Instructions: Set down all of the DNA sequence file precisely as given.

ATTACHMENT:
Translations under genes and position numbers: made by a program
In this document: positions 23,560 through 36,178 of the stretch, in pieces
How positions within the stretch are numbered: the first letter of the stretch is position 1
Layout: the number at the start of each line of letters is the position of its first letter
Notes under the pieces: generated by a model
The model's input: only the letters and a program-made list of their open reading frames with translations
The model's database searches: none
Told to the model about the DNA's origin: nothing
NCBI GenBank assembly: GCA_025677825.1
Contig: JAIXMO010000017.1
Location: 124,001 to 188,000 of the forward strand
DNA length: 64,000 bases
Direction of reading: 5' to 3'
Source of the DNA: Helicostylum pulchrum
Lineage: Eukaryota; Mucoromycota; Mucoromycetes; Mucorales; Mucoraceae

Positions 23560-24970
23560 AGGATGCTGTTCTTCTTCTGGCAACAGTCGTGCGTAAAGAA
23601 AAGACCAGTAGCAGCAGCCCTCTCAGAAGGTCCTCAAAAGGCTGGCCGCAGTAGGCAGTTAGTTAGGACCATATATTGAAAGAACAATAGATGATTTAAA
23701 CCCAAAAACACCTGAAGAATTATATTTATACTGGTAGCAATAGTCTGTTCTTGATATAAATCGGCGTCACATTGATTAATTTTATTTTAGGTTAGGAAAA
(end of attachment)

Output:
Translations under genes and position numbers: made by a program
In this document: positions 23,560 through 36,178 of the stretch, in pieces
How positions within the stretch are numbered: the first letter of the stretch is position 1
Layout: the number at the start of each line of letters is the position of its first letter
Notes under the pieces: generated by a model
The model's input: only the letters and a program-made list of their open reading frames with translations
The model's database searches: none
Told to the model about the DNA's origin: nothing
NCBI GenBank assembly: GCA_025677825.1
Contig: JAIXMO010000017.1
Location: 124,001 to 188,000 of the forward strand
DNA length: 64,000 bases
Direction of reading: 5' to 3'
Source of the DNA: Helicostylum pulchrum
Lineage: Eukaryota; Mucoromycota; Mucoromycetes; Mucorales; Mucoraceae

Positions 23560-24970
23560 AGGATGCTGTTCTTCTTCTGGCAACAGTCGTGCGTAAAGAA
23601 AAGACCAGTAGCAGCAGCCCTCTCAGAAGGTCCTCAAAAGGCTGGCCGCAGTAGGCAGTTAGTTAGGACCATATATTGAAAGAACAATAGATGATTTAAA
23701 CCCAAAAACACCTGAAGAATTATATTTATACTGGTAGCAATAGTCTGTTCTTGATATAAATCGGCGTCACATTGATTAATTTTATTTTAGGTTAGGAAAA